The idea of choice is often thrown at victims as an explanation for why they found themselves in a traumatic situation. Well, you chose to go to that party and wear that dress. Well you chose to live in a hurricane/tornado/earthquake zone. Well, you chose to take that job or go to that school or marry that person or have those children.
It’s all your own fault you ended up where you did.
This is what our culture would have us believe.
I’m calling bullshit.
This is not to say there aren’t times that we do have choice. Most of us can decide what to have for dinner, who we spend our time with and often how we spend our time, be it at home or at work, all within a specific set of options. Because the sky is not the limit for most of us. Most of us don’t have the option of “choosing” steak and caviar every night (or maybe even any night) for dinner; who we spend our time with is generally limited by location and the people who are actually available; how we spend our time is also limited by time, place, space, responsibilities, deadlines, resources, and often the laws of physics.
Another piece of this puzzle is how the idea of choice is thrown around about how we feel about our life. As in, we have the choice to be happy or sad, grateful or miserable, angry or accepting. And sure, in many ways, we do choose how we respond and feel about any given situation or experience.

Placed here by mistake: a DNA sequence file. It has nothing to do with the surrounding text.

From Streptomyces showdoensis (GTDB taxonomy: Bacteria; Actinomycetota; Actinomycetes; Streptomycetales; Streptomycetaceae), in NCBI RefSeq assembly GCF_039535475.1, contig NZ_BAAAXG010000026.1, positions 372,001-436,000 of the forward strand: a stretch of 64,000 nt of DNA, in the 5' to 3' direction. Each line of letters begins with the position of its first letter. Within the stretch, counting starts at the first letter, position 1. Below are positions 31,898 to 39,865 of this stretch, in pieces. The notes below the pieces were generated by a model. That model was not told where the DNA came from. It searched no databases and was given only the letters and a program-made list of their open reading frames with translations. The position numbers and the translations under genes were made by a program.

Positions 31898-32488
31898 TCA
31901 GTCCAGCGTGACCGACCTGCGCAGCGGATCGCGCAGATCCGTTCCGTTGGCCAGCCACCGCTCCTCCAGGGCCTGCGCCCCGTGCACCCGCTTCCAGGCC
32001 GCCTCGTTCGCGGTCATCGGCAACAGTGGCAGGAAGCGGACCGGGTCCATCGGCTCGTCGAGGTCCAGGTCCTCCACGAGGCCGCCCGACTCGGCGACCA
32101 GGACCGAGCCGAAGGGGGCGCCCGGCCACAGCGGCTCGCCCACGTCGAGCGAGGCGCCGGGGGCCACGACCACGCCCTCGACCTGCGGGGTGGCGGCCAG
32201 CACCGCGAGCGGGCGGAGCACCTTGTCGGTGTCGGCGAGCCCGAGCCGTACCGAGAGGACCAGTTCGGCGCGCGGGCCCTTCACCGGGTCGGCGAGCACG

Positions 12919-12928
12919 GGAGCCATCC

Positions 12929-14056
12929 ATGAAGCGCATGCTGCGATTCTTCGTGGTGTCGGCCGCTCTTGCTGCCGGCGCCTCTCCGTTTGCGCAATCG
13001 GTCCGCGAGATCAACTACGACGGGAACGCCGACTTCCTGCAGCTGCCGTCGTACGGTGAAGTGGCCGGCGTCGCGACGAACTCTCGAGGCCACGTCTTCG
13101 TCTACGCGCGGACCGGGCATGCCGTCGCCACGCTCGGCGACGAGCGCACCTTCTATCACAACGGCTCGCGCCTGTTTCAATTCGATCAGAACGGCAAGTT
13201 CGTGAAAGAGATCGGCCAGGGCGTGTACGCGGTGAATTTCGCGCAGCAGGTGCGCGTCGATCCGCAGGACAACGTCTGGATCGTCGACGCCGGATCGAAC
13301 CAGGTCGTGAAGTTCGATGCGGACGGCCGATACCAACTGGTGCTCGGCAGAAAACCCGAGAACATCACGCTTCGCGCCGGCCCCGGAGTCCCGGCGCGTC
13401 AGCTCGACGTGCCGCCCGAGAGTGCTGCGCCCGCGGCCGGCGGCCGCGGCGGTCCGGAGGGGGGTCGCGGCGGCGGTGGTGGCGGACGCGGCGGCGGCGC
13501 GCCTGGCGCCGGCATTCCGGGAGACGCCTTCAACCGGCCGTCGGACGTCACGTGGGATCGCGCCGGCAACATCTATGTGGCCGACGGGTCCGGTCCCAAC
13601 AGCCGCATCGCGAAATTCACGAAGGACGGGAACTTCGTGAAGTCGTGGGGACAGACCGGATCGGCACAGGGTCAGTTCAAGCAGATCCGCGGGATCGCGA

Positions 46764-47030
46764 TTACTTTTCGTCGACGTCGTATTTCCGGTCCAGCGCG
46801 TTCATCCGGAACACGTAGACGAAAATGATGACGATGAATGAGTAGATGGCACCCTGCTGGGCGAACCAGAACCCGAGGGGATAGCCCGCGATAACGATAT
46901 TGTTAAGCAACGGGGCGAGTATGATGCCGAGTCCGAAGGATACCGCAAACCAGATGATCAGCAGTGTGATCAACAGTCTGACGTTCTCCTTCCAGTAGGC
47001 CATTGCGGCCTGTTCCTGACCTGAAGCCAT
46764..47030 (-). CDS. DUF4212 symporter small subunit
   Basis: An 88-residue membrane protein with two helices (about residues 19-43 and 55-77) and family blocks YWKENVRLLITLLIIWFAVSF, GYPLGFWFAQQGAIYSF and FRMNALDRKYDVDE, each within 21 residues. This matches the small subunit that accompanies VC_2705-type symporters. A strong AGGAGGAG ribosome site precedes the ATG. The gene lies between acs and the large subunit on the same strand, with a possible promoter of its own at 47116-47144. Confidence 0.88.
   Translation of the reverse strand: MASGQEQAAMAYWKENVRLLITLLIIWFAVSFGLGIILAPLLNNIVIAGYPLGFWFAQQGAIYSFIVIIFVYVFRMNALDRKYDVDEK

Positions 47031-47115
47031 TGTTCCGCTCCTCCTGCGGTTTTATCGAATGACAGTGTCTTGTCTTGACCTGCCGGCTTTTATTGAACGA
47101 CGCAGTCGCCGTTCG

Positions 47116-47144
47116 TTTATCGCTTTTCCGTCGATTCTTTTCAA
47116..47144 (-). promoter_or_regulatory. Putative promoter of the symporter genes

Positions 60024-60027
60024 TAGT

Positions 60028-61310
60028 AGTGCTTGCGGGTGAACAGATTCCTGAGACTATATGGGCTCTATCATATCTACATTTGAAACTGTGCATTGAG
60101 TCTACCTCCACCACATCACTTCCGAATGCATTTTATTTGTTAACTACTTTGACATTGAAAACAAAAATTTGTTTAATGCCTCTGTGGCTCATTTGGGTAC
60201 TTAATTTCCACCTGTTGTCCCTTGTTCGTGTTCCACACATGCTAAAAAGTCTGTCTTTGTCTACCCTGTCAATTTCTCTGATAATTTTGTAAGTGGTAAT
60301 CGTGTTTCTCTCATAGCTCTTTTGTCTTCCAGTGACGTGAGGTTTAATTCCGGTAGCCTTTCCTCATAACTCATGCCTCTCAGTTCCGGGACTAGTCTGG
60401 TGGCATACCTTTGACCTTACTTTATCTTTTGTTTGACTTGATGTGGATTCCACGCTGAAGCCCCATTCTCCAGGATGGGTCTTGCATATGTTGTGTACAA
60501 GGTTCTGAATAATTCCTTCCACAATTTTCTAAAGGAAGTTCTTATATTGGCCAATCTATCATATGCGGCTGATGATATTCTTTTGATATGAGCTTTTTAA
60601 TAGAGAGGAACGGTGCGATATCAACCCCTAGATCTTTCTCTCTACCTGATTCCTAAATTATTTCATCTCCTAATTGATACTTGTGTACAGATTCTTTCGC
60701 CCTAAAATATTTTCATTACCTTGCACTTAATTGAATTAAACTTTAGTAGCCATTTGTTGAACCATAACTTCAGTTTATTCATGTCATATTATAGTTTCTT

When someone starts to tell us that all we have to do is choose to be happy, the implied messages are 1. it’s easy to simply choose happiness over being miserable and 2. any emotion other than happiness is unacceptable.
Again, I am calling bullshit.
Most people are fully conscious of the fact that being happy is much more complex than simply choosing happiness. I’m going to leave that at that, because I believe anyone reading this understands that work is involved in having a mostly happy and fulfilling life and that it doesn’t happen with simply making a choice (though that is part of it perhaps, for some).
The dangerous message is this: any emotion other than happiness is unacceptable.